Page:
By Jessica Menton
Energy shares are sliding this week despite oil's climb -- a divergence some analysts say could linger if geopolitical tensions in the Middle East continue to escalate.
The relationship between oil prices and shares of oil-producing companies has weakened recently after Iran shot down a U.S. military drone last week. Shares of energy companies in the S&P 500 fell 0.8% Tuesday and are down 1.7% so far this week. The sector has shed 5.5% this quarter, on pace for its worst quarterly percentage drop since the broader-market selloff in the final three months of 2018.
Energy stocks in the S&P 500 have shed 15% over the past 12 months amid fears of oversupply and worries about slowing demand in a weakening global economy.
The most recent declines come as U.S. crude prices have rallied roughly 9% over the past week amid rising friction between Washington and Tehran, though oil prices pulled back from multiweek highs Tuesday.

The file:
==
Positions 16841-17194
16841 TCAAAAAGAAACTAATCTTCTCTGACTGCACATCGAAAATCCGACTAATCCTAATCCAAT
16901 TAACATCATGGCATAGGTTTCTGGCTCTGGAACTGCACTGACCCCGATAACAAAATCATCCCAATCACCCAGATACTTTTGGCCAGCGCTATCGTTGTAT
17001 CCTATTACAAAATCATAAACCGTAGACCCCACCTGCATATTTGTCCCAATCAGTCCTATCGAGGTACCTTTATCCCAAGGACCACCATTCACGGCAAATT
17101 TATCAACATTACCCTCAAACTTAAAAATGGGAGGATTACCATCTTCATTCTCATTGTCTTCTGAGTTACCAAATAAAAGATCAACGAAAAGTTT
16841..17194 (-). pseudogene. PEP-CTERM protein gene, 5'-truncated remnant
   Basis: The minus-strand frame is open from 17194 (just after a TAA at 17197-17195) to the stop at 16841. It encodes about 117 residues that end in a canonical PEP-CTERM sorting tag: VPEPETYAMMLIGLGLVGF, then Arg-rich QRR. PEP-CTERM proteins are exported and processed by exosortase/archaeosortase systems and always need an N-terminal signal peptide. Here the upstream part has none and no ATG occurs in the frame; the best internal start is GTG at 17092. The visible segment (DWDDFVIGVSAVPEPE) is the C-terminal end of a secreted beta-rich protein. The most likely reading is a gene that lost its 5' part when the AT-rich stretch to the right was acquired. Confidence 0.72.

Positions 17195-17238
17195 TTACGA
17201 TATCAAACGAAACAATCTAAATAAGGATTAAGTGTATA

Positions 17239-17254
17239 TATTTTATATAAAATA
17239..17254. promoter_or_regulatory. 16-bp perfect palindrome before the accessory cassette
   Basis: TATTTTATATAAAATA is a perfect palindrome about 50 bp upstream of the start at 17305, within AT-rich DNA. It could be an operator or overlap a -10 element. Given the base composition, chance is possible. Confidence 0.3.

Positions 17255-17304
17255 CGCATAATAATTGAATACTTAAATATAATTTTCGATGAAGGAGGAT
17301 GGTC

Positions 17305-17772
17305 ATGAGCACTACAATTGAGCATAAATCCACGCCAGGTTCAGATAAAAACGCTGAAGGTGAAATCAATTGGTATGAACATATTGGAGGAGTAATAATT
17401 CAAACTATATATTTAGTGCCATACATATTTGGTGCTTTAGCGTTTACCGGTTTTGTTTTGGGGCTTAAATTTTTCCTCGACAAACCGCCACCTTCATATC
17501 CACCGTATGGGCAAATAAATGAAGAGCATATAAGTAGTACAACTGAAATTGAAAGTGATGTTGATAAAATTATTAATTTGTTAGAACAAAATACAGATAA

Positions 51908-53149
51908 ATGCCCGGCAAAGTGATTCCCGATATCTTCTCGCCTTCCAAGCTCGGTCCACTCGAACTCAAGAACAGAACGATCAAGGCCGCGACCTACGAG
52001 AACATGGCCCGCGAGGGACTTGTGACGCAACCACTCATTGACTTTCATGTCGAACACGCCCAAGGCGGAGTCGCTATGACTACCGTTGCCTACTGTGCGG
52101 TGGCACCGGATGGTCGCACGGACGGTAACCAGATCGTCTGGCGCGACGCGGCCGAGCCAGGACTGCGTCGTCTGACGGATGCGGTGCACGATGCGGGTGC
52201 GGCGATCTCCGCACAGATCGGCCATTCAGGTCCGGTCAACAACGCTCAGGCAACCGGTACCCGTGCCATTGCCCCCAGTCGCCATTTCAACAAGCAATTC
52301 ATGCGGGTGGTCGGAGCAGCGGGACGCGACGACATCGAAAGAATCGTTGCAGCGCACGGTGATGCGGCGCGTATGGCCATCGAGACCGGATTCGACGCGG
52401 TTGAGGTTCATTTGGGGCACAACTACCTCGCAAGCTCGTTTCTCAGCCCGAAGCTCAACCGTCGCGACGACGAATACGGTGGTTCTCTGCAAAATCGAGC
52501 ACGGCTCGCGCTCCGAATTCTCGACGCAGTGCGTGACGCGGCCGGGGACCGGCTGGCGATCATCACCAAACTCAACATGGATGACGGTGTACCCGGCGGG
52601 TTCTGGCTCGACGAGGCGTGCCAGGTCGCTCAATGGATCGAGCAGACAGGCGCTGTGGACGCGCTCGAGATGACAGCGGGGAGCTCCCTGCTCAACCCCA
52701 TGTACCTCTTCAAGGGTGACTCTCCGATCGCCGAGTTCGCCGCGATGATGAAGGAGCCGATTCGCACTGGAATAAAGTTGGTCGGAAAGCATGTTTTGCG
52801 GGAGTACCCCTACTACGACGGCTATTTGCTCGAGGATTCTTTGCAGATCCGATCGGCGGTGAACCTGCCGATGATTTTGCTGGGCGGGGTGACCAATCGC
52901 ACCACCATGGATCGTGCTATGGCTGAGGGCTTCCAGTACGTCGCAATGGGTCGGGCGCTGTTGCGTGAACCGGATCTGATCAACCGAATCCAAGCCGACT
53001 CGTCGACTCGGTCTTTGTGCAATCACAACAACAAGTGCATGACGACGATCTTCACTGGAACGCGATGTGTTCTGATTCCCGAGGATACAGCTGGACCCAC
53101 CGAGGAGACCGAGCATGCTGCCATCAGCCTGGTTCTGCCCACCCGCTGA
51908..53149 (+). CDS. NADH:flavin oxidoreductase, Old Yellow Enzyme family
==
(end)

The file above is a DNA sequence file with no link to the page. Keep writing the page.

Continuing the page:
"Investors are looking through the recent strength in oil prices because they don't buy that the recent geopolitical tensions will shoot oil materially higher, or the idea that demand for crude will remain at steadfast levels," said Mike Tran, managing director and global energy strategist at RBC Capital Markets.
Declines in shares of oil conglomerates Exxon Mobil Corp. and Chevron Corp. weighed on the energy sector Tuesday, falling 0.9% and 1%, respectively. Each have lost more than 1% this week.
Meanwhile, oil-field services companies have also been among the hardest hit this week within the S&P 500's energy sector, a corner of the energy market that has been vulnerable as crude production has slowed, some analysts said. Shares of Baker Hughes and Halliburton Co. have shed at least 1.5% this week and were mildly lower Tuesday.
The slide may not last, however, if the U.S. and Iran don't reach a detente soon.
"As geopolitical tensions escalate and there's risk that gets priced back into oil prices, it'll be something that equity investors just simply can't ignore," Mr. Tran said.
Write to Jessica Menton at Jessica.Menton@wsj.com